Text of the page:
The problem of determining whether a set of real-time messages can be routed in a network is considered. Each message has five parameters-origin node, destination node, length, release time, and deadline. The complexity of the problem is considered under various restrictions of four parameters-origin node, destination node, release time, and deadline. It is shown that if the network is a arbitrary directed graph, the problem is NP-complete even when all four parameters are fixed; i.e., the messages have identical values in all four parameters. Motivated by the complexity of the problem, we consider a simple network-a unidirectional ring. For nonpreemptive transmission, it is shown that the problem is solvable in polynomial time if three of the four parameters are fixed, but becomes NP-complete if only two of them are fixed. The same kind of complexity results hold for preemptive transmission, except for the following two cases: (1) identical origin nodes and release times and (2) identical destination nodes and deadlines. The complexity of these two cases remains open. The issue of whether there is an optimal on-line algorithm is also considered. It is shown that no such algorithm can exist unless all of the remaining three parameters are fixed.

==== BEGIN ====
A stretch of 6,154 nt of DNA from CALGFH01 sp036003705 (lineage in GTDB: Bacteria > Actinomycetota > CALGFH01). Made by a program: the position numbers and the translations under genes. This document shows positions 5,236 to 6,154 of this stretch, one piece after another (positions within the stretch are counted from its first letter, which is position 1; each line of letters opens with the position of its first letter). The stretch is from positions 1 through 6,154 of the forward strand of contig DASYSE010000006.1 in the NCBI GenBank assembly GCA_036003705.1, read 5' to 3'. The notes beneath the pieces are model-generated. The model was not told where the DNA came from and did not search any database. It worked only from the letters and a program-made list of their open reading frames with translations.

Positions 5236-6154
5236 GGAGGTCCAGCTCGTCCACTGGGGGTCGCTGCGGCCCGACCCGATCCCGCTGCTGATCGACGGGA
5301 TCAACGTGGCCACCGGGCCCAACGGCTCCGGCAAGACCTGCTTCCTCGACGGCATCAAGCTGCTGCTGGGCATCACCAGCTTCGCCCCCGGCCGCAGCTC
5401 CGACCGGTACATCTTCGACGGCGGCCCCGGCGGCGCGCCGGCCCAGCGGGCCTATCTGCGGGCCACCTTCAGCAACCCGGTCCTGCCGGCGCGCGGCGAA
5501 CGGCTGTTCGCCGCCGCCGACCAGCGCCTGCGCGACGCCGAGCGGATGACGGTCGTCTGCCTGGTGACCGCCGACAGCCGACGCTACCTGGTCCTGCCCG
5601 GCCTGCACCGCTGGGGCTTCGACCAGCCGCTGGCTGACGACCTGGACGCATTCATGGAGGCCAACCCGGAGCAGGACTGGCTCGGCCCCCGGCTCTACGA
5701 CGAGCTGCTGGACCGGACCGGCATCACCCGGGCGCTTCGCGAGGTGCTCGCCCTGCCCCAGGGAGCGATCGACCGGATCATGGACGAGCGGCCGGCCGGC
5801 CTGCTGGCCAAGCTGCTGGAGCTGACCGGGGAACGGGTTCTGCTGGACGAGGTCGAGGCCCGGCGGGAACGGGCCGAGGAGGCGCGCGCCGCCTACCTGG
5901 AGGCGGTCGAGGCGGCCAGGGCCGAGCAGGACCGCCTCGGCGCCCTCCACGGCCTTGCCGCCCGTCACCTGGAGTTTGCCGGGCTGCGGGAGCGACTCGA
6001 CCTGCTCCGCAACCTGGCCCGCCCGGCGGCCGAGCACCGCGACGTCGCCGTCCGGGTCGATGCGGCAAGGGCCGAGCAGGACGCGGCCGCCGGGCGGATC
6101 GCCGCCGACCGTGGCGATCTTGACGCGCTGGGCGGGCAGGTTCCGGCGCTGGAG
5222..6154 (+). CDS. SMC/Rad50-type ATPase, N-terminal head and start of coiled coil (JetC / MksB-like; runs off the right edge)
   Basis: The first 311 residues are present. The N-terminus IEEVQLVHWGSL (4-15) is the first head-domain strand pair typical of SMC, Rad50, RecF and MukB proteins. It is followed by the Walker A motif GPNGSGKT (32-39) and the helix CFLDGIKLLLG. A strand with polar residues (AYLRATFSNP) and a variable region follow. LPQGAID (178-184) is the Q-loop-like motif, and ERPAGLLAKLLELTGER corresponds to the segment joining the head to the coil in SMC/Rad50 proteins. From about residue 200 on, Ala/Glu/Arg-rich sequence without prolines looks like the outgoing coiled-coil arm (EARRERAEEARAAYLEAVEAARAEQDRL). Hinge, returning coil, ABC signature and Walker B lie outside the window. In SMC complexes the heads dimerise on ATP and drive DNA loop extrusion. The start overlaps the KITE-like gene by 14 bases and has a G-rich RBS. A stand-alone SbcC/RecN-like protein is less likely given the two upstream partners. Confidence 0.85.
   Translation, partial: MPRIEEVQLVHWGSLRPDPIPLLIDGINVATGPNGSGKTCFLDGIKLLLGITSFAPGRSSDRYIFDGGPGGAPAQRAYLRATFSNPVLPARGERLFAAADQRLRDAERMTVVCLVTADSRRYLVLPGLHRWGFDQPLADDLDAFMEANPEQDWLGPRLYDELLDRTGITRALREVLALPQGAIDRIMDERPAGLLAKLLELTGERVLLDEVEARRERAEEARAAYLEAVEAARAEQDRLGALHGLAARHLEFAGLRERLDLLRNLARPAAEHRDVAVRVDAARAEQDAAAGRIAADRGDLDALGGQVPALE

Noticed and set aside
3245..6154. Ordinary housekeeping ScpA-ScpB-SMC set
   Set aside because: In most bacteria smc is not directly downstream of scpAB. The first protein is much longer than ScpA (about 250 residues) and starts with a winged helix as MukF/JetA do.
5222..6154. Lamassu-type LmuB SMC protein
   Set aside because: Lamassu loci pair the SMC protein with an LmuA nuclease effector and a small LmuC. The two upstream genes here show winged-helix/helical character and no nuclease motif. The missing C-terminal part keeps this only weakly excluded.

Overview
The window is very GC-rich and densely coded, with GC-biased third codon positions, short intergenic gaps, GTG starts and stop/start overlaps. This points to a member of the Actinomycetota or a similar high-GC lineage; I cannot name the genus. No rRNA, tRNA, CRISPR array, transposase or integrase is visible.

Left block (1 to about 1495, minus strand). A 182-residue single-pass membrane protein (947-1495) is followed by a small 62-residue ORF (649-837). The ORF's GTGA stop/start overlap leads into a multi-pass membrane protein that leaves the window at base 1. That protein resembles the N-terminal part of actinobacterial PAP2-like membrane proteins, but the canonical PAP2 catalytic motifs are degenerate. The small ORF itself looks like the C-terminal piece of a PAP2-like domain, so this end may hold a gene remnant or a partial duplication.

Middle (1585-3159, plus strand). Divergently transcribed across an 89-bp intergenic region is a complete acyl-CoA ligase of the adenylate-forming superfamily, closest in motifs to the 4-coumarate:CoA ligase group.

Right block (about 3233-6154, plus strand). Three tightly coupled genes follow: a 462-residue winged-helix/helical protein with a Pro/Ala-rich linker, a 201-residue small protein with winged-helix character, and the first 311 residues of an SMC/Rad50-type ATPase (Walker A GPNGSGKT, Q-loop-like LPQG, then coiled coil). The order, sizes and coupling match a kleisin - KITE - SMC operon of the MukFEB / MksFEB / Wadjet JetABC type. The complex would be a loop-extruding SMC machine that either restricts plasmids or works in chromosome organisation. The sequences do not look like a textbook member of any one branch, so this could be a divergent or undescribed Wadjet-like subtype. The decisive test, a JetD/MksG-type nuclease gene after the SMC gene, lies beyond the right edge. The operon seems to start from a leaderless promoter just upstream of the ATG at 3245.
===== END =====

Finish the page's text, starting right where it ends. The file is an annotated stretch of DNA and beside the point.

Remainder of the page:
All Science Journal Classification (ASJC) codes
- Theoretical Computer Science
- Hardware and Architecture
- Computer Networks and Communications
- Artificial Intelligence